Badger Valley
The trail climbed up towards a saddle between Elk Mountain and Obstruction Peak, then turned onto the slopes of Elk Mountain before actually reaching the saddle. As I ascended Elk Mountain, views of the Olympics widened in all directions. The rocky block of nearby Obstruction Peak looked particularly imposing from this vantage point.

Obstruction Peak
Most of the wildflowers were gone, having bloomed a month earlier, but I still found some small pockets of gentian, a late bloomer.

Trailside gentian
Elk Mountain consists of a long ridgeline with many small summits; it was unclear from the trail which hump constituted the true summit. The trail stuck to the south side of the ridge, keeping views confined to the Olympics during this part of the hike.

Olympic Mountains view from Elk Mountain
Soon the icy throne of Mount Olympus and the snowcapped Bailey Range emerged into view from behind Obstruction Peak. From this angle, I could see both the West and Middle Peaks of Olympus, with three glaciers pouring off to both sides and between the peaks; the massive Hoh Glacier lay to the left of the Middle Peak, the Blue Glacier filled the space between the peaks, and the Snow Dome covered the shoulder of the West Peak. In total, Olympus is cloaked with seven named glaciers despite being less than 8000 feet above sea level. The Bailey Range topped out at Mount Carrie, which boasted its own small glacier.

Mount Olympus and the Bailey Range from Elk Mountain
While I stayed on trail on the hike out to Maiden Peak, on my return trip, I took a detour to what appeared to me to be the 6764-foot summit of Elk Mountain, making my way cross-country from the trail to one of the peaks. The views from the summit were stunning, encompassing not only the view to the south of the Olympics but also of Mount Angeles and the Strait of Juan de Fuca to the north, with Vancouver Island and Mount Baker also visible. The views to the south of Mount Deception, Grand Valley, and Mount Anderson was largely the same as the one seen from the trail itself.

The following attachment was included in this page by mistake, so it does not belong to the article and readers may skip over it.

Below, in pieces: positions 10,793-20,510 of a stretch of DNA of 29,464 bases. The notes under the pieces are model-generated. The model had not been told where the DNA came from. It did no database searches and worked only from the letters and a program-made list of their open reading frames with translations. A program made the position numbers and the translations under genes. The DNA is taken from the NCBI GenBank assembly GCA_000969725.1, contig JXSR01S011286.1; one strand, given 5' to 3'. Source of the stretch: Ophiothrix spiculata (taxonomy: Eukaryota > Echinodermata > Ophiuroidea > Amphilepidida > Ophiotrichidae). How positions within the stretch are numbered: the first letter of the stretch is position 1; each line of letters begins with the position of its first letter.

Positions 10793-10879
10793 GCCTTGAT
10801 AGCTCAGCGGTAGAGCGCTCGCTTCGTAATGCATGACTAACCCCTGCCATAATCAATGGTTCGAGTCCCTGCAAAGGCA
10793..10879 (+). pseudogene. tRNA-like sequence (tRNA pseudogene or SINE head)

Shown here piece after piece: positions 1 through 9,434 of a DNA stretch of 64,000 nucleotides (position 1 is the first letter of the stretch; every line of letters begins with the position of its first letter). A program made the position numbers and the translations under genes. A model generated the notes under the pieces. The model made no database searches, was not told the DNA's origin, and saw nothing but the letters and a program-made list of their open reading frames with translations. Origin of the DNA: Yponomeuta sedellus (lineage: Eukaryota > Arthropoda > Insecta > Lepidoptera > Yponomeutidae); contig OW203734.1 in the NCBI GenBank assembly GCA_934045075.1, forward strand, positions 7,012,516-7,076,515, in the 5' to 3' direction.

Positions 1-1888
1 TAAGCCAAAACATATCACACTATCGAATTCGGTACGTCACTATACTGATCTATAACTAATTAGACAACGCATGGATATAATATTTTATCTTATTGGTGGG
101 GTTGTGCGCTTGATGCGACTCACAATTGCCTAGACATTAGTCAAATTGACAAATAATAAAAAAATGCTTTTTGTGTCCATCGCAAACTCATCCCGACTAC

Elk Mountain views
Those Salish Sea views were soon accessible from the trail, as well; after passing a second junction with a trail leading up from Badger Valley, the trail started descending off the east end of the Elk Mountain Ridge, coming to some ridgetop viewpoints of the water. Hikers who aren't up for the full hike to Maiden Peak can turn around here for a hike of about 5 miles round trip. The three-humped summit of Maiden Peak was visible further down the ridge, as was Blue Mountain, the peak at the end of the Deer Park Road. The Gray Wolf River watershed stretched below to the south.

At the east end of Elk Mountain, the trail began a steep descent, sometimes with switchbacks, down Grand Ridge. The trail had some exposure and was cut into a rocky slope so this area may be challenging for those who have a fear of heights. As the trail descended, it entered small groves of windbent trees; this was the only point at which the trail was not out in the open.